What happens if you don’t give your audience consistency? They can’t get attached to your brand. Even if your brand is to be wacky and quirky and spontaneous, running hot and cold when it comes to things like your interactions and your look and feel will just make your brand forgettable… because you need to create something consistent to remember.

In-groups and a sense of belonging

Psychologically, we need to feel like we belong to something. Whether it’s a family, a subculture, a nation or a group within a nation, having a sense of belonging is critical to our well being. We need to be part of the in-group.

So who is the in-group? Basically, the in-group can be any group of people who share a common interest or identity. It could mean the six foreign exchange students within a class of 200, the four women working in an otherwise all-male office, the emo kids or people who wear identity labels like “eco-conscious,” “traditional,” “fashionable,” or “utilitarian.” Humans want to belong by nature and strive to be part of the “in-group.”

What does this mean for the psychology of branding? That your brand needs to make it clear who you are and what you stand for. If your product or service is associated with a specific in-group, it will resonate anybody who’s also part of that in-group.

backpack, scrunchies, sandals and other items associated with VSCO girls

Branded and unbranded items associated with VSCO girls. Image via CNN

One of the best examples of this aspect of brand psychology is Nike. There are people who wear sneakers, and then there are people who affectionately refer to themselves as Sneakerheads. Sneakerheads are an in-group of people who collect, trade and of course, wear specific sneaker models like Nike Air Jordans and Adidas Yeezys. Nike recognizes their role in this subculture and has crafted branding and broader marketing strategies to connect with Sneakerheads.

In the first example below, you see a Nike collaboration with Supreme, a popular streetwear brand many Sneakerheads wear. Below, the model is wearing a popular streetwear style and unlike Nike advertisements for other sneaker styles, she’s not working out or playing a sport. Instead, she’s positioned more like a traditional fashion model, displaying the sneakers as the ad’s focal point. The selling point here is style and fashion, not performance.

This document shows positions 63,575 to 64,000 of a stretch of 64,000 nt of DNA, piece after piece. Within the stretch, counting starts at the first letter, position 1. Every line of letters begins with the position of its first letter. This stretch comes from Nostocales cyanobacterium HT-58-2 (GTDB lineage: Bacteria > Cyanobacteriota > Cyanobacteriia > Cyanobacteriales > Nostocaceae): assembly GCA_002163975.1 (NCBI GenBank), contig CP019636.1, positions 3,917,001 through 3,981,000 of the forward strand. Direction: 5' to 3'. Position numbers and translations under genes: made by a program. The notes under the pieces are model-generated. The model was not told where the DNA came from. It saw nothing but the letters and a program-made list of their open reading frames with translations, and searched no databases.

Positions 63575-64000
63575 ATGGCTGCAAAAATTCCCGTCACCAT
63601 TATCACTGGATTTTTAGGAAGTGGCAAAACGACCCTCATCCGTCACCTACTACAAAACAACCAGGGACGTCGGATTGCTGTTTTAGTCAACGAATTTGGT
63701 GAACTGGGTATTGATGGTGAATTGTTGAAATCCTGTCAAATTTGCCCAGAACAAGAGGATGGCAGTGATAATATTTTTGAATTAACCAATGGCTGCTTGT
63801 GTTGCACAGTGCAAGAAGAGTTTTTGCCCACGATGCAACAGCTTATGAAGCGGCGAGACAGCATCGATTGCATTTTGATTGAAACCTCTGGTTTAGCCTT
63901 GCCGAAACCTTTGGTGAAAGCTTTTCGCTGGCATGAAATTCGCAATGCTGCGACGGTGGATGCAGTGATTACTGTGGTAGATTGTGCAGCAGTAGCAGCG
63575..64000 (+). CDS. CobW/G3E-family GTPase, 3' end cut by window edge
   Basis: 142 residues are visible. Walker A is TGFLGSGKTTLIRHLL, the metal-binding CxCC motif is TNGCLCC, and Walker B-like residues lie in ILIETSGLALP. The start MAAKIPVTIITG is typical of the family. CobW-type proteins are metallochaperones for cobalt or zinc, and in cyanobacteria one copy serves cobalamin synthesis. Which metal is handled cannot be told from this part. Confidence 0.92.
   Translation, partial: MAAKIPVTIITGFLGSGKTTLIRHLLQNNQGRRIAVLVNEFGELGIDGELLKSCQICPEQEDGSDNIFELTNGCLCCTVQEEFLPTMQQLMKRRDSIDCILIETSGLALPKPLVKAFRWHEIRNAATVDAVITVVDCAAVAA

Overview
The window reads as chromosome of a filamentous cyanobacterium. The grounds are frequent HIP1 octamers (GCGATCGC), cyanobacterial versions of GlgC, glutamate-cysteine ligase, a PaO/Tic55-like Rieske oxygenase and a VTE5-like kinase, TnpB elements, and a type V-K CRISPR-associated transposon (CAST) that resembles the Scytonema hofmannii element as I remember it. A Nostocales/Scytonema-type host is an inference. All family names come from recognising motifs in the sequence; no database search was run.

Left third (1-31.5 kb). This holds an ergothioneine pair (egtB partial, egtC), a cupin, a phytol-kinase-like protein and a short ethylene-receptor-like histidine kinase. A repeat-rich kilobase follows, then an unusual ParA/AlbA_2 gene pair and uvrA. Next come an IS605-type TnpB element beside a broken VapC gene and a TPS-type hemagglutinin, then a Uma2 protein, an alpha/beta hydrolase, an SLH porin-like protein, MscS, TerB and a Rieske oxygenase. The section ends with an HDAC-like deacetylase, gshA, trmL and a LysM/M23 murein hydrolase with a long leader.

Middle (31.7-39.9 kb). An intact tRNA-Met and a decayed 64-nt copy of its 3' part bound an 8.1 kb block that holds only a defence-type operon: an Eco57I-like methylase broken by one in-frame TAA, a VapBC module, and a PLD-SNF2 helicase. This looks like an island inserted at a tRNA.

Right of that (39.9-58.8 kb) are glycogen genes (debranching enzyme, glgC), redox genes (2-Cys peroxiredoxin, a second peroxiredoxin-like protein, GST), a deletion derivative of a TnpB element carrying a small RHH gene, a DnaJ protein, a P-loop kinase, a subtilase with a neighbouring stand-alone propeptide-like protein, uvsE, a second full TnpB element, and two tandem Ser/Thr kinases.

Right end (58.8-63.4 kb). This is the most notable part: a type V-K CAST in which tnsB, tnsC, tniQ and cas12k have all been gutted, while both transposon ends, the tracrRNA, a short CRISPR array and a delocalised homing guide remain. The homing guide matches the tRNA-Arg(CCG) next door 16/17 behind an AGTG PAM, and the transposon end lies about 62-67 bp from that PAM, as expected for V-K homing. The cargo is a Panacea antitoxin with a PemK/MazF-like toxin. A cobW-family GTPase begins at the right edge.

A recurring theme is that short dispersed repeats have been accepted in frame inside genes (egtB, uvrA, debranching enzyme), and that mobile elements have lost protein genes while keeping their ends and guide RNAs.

Aim to become part of your target audience’s in-group through thoughtful branding. Doing this effectively means going beyond simply saying “I’m one of you” and actually demonstrating it by living your brand values, speaking your group’s unique language, understanding them thoroughly and responding to their actual needs. It’s not putting people in a box; it’s recognizing what drives people with similar beliefs and values to group themselves.

The five brand personalities

The last component of branding psychology is known as the five brand personalities. According to this theory, there are just five distinct brand personas and each of these personas communicates with their audience through specific traits. They are:

  • Sincerity. These brands are family-oriented, kind and thoughtful. Band-Aid is a sincerity brand, positioning themselves as a non-negotiable in every family’s medicine cabinet.
  • Excitement. Brands that embrace the excitement personality tend to present themselves as carefree, youthful and exuberant. Red Bull is an excitement brand, emphasizing the uninhibited actions people can take when they drink Red Bull and get “wiiiiiiiings”.
  • Ruggedness. With the ruggedness persona, a brand aims to inspire their audience through athleticism, toughness and a rough-around-the-edges feel. Jack Daniels is a ruggedness brand, expressing this through their black label and positioning as an old-school “manly” spirit.
  • Competence. These brands highlight leadership and embrace their influence and aspirational status. Chase Bank is a competence brand, expressing this through the trustworthy geometric logo and no-gimmick approach to interacting with customers.